I think it's hard for people to understand because it's something that's relatively new to the medical and culinary communities, and there are some people lucky enough to not be allergic to anything or intolerance issues.

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I understand the thoughts in this thread completely. I've had food allergies for years and recently diagnosed with Celiac. A cousin of mine always made comments at get togethers that "You're such a picky eater, God". Now I called her and said you thought I was a picky eater before it's going to be worse now. But when she looked up Celiac adult symptoms online she emailed me and said she was getting herself tested because she has almost all the symptoms. Hmmmm picky eater? Another incident just happened, I started dating the brother of a good friend (not a good idea in the first place I know now) but when this 'gluten thing again' as they refer to it got in the way of their plans, I wasn't invited and was told right out 'You're not going, it's that gluten thing again'. Needless to say he is no longer in my life and she has taken herself out of my life choosing to ignore me instead of deal with it. My immediate family has been really good, my adult sons, my mother but in that realm my brother who I think has it also refuses to eat with us. For Thanksgiving he said "You know I can't eat that stuff, I'll be sick for 2 days".. he has all the same symptoms I have but refuses to acknowledge that this is genetic... Some people just live in their own little comfort zones and can't stand when that zone is challenged. Those that think this is a picnic and an attention getter should live a day in our shoes with celiac. I had a dear friend say "you've lost so much weight and you look so good, you have the body I wish I had" I told her "you can have it anytime you want but you get the insides along with the outside" LOL she said oh no thanks then..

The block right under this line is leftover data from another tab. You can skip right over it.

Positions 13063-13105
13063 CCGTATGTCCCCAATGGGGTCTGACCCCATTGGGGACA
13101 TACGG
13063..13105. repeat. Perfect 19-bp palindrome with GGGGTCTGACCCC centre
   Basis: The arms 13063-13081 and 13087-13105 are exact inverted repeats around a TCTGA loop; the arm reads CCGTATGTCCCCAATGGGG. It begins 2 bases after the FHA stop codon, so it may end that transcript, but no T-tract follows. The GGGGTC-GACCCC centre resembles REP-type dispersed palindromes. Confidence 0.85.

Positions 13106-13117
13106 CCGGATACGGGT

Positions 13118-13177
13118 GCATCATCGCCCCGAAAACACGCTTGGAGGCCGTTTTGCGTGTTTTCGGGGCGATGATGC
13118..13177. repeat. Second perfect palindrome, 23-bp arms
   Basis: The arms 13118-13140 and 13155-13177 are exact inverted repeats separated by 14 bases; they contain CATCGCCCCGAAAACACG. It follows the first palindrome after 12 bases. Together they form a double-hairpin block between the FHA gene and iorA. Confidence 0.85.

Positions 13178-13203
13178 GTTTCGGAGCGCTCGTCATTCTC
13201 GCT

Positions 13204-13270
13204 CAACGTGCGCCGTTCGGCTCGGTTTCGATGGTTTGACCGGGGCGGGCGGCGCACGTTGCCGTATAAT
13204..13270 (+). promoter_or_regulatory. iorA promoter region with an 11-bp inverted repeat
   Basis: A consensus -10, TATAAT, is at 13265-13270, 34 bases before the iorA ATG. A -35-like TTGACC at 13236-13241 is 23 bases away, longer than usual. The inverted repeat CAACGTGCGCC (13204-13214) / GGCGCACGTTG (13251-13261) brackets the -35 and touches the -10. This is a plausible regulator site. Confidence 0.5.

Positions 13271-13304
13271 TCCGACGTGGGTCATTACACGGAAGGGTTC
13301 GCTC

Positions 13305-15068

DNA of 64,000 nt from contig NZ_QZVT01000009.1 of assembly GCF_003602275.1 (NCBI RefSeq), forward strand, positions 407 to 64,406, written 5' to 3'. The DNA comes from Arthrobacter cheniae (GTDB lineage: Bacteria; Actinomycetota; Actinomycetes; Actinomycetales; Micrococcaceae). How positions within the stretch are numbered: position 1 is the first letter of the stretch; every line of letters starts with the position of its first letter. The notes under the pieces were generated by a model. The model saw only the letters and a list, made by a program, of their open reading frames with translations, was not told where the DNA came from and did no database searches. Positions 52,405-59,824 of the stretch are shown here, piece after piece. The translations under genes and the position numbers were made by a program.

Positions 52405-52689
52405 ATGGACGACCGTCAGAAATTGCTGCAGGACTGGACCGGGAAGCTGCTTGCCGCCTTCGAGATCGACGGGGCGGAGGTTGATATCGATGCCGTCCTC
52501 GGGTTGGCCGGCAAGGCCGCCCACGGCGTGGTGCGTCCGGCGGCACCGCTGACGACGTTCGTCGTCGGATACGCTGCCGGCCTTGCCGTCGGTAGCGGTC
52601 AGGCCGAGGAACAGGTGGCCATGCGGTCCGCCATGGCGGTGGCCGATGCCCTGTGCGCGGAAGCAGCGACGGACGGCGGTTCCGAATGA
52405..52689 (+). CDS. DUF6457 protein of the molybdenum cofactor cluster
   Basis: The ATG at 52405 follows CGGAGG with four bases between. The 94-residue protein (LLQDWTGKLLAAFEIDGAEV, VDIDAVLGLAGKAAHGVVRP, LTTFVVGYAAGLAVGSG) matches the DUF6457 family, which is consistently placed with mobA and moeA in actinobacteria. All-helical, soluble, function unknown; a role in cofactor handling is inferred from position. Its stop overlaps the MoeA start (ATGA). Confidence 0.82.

Gotta love the humans we surround ourselves with huh? :P

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I agree with the posters who have said make sure you feed yourself before you get somewhere. May I speak from the other side?

My mother is gluten free and diabetic. My daughter age 7 is gluten free/dairy free as well as myself. My dad and my husband are the long suffering spouses. So this Thanksgiving my challenge was to prepare a variety of gluten free meals that would appeal to the gluten-ous eaters who are very good at the eye roll, believe me, the 7 year old celiac and the diabetic celiac. And myself. I felt like everyone was doing pretty well, but I just couldn't please my mom. I tried to make food that everyone would eat, and she could piece her own meal together to balance the carbs, but every time I put something down she'd go into a long drawn explanation of why she couldn't eat it. I just thought, Lord help me I hope I don't come across like that to people. I mean no offense here but it's very hard to plan a party that's "safe" for everyone.